The Honolulu Star Advertiser article “Delay in copter-training permit will cost $8 million, Army says” talks about the environmental assessment for army High-Altitude Mountainous Environment Training. (HAMET) for helicopters. But why is it assumed that the army should naturally be allowed to encroach into ecologically and culturally sensitive areas on Mauna Kea and Mauna Loa to train for an illegal war in Afghanistan? As Bianka Isaki commented on Facebook, the headline should be “Army stupidly insists on wasting $8m of taxpayer contributions on a project that cannot comply with natural resource use regulations”. Others have pointed out that the Colorado high altitude training area is the proper place to conduct such training. But the army complains about the cost of having to train in Colorado while completing a state environmental review of the project:
The Army wants to use landing zones on Mauna Kea and Mauna Loa for high-altitude helicopter pilot training. A Black Hawk medevac helicopter from Wheeler Army Airfield was used in April as the Army conducted noise and ground-effects testing on Hawaii island.
The Army, which is completing a third environmental review for high-altitude helicopter training on Hawaii island, said it will have to spend $8 million to conduct most of the training in Colorado because it is running out of time to practice in Hawaii before a January deployment to Afghanistan.
The Army hopes to get state Land Board approval in September to be able to conduct high-altitude training on six landing zones on Mauna Kea and Mauna Loa in October before it has to ship its nearly 100 helicopters to Afghanistan in November, officials said.
Ninety pilots out of 260 would be trained in Hawaii if the state grants a “right of entry” permit for the conservation district land, according to the Army.
Opponents say the helicopter training will interfere with critical habitat for endangered species and is an affront to the sacredness of Mauna Kea and Mauna Loa.
The latest draft environmental assessment for the Hawaii island training, released on July 23 and intended to cover both federal and state requirements, has a 30-day public comment period ending Aug. 23.
As expected, the army spokesperson cited the helicopter shot down by Taliban fighters as the need for the training:
Col. Mike Donnelly, a spokesman for U.S. Army Pacific, said the deaths of 30 Americans in a Chinook helicopter crash Saturday in Afghanistan “is a stark reminder of how important training is and the inherent risks of flying a helicopter in a combat zone.”
These troops would not have died, and this training would not be needed if the U.S. were not occupying Afghanistan.
Native Hawaiians are not happy about the military occupying and desecrating Hawaiian sacred sites:
But Hanalei Fergerstrom, a Big Island resident who opposes the Mauna Kea and Mauna Loa training, said that, as a Hawaiian religious practitioner, “I’m not happy with the Army telling me they are going to fly helicopters in my temple.”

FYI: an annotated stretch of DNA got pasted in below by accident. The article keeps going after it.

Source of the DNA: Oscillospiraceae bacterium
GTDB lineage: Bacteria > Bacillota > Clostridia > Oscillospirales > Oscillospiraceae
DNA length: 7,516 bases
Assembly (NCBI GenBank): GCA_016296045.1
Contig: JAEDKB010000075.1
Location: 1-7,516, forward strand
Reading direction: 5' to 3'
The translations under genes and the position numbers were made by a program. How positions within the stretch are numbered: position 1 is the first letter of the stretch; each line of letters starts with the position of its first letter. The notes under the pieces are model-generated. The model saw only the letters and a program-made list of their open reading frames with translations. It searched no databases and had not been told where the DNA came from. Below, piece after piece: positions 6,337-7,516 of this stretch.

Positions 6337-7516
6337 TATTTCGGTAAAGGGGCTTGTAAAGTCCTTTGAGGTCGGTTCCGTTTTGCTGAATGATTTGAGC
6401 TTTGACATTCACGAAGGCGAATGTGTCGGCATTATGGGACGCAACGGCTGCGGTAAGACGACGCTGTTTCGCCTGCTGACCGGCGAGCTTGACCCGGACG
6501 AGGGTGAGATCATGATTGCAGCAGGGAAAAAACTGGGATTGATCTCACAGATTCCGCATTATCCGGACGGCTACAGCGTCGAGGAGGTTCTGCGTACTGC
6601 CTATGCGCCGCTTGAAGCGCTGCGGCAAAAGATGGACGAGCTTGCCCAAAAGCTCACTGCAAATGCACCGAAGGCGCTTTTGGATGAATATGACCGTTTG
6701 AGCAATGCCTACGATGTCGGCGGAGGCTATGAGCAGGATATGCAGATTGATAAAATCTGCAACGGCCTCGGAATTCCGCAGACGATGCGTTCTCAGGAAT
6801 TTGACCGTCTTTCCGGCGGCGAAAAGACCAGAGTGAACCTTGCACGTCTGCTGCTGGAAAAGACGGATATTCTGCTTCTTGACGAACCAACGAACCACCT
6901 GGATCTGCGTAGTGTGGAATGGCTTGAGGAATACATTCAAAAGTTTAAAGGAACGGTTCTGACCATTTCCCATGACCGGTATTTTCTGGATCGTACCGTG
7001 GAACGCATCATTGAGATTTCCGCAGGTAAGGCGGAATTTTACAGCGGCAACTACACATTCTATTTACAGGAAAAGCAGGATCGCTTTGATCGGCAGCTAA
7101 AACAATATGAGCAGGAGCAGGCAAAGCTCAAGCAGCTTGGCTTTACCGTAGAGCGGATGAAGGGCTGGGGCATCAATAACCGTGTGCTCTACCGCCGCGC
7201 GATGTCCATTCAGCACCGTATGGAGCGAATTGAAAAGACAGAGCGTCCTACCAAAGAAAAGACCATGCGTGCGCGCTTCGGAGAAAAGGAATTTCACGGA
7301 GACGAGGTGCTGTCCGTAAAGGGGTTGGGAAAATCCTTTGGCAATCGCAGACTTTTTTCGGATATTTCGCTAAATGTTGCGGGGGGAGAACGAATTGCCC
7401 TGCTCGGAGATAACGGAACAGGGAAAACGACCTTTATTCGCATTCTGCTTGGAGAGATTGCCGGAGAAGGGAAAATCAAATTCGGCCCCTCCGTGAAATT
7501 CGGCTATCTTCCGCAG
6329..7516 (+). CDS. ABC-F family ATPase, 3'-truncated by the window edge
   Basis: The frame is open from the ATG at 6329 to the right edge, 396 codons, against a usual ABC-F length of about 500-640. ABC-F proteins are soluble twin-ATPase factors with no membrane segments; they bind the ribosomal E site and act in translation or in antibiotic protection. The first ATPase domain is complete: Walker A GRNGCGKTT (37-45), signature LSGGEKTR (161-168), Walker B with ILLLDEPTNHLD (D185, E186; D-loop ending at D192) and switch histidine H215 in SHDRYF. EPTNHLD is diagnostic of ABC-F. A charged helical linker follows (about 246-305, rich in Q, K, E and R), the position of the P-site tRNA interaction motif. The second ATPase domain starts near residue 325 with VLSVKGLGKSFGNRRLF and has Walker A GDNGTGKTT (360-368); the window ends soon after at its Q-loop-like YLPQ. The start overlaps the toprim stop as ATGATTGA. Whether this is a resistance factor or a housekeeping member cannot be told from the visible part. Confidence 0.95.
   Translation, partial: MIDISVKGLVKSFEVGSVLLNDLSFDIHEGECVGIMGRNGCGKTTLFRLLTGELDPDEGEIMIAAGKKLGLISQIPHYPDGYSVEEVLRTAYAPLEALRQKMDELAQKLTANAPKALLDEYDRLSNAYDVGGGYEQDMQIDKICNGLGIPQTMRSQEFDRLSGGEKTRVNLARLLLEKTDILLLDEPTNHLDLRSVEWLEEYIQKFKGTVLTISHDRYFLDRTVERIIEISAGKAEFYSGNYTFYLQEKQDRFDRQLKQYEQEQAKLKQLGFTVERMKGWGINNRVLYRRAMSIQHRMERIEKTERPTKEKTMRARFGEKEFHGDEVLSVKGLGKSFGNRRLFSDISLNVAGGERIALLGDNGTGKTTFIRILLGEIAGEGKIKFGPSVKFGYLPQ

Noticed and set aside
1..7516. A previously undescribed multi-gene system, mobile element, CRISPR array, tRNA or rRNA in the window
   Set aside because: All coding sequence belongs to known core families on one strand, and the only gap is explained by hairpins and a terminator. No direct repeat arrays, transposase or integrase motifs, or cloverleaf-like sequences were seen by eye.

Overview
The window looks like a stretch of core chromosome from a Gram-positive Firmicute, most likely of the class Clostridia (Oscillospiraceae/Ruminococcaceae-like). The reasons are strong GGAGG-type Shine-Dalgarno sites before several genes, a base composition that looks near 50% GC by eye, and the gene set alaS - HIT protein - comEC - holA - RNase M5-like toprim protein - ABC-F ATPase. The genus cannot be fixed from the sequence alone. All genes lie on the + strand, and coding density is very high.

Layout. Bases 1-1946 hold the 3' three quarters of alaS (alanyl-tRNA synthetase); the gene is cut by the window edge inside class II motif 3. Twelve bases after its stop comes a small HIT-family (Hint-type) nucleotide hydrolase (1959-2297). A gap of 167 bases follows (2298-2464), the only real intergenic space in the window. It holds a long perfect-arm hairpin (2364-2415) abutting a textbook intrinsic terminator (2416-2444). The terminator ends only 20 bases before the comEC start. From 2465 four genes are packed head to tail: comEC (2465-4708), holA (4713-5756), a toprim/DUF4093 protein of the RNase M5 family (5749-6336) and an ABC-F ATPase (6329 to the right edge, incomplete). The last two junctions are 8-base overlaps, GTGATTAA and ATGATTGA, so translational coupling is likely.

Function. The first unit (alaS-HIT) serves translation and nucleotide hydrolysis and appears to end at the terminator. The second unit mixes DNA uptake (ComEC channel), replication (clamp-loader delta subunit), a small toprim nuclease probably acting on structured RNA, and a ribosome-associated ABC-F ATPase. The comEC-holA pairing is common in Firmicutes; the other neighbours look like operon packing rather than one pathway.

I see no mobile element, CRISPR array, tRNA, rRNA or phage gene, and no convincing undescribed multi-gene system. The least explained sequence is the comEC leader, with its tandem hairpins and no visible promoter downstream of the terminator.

The army already controls more than 120,000 acres at Pohakuloa. Although the army is not acquiring new land, it is effectively extending its activities over a vast areas beyond their existing lands. Military activities are encroaching on protected areas. The state correctly required the army to conduct a more thorough state environmental review:
The latest problem faced by the Army in securing a permit stemmed from a state Attorney General opinion — detailed in a June 20 letter from Gov. Neil Abercrombie to Lt. Gen. Francis Wiercinski, head of the Army in the Pacific — that the Army needed to complete a state environmental assessment for the training in addition to the federal studies it already conducted.
Wiercinski said recently that the state Department of Land and Natural Resources couldn’t continue to provide individual special-use permits to the Army as it did in years past. “I understand that, because people will always take you to court on a waiver, and then everything stops,” Wiercinski said. “If you don’t do it right, it just keeps getting messed up.”
The Army now wants flights from Bradshaw Army Airfield at Pohakuloa Training Area to six existing Mauna Kea and Mauna Loa landing zones.
The Sierra Club’s Moku Loa Group said helicopters will fly over the only designated critical habitant for the endangered palila bird, a finch-billed Hawaiian honeycreeper.
The Army said in its latest report that a 2,000-foot altitude has been established to protect the palila and its habitat from planned operations.
Cory Harden, a Hawaii island Sierra Club board member, said she is sympathetic to the greater cost and time away from families with high-altitude training in Colorado, “but I’m also concerned about the impacts (on Mauna Kea and Mauna Loa).”
“I share the concerns about the endangered species and the impacts to cultural practitioners and hikers,” she said. “That’s a beautiful peaceful place up there, and you have more helicopters going in and out. It destroys it.”
Given the past history of violations of conservation zones by the army, mitigation measures will be meaningless without effective oversight and enforcement.
The army seeks a permit for a Right of Entry via Hawai’i Department of Land and Natural Resources, Division of Forestry and Wildlife Special Use Permit. Comments are due on August 21, 2011. See KAHEA posts here and here for more information. Send comments to:
United States Army Garrison, Hawai’i (USAG-HI), 851 Wright Avenue, Wheeler Army Airfield, Schofield Barracks, Hawai’i 96857-5000. Contact: Mr. William Rogers (808) 656- 3075
Portage, 1075 S. Utah Ave., Suite 200, Idaho Falls, ID 83402. (208) 419-4176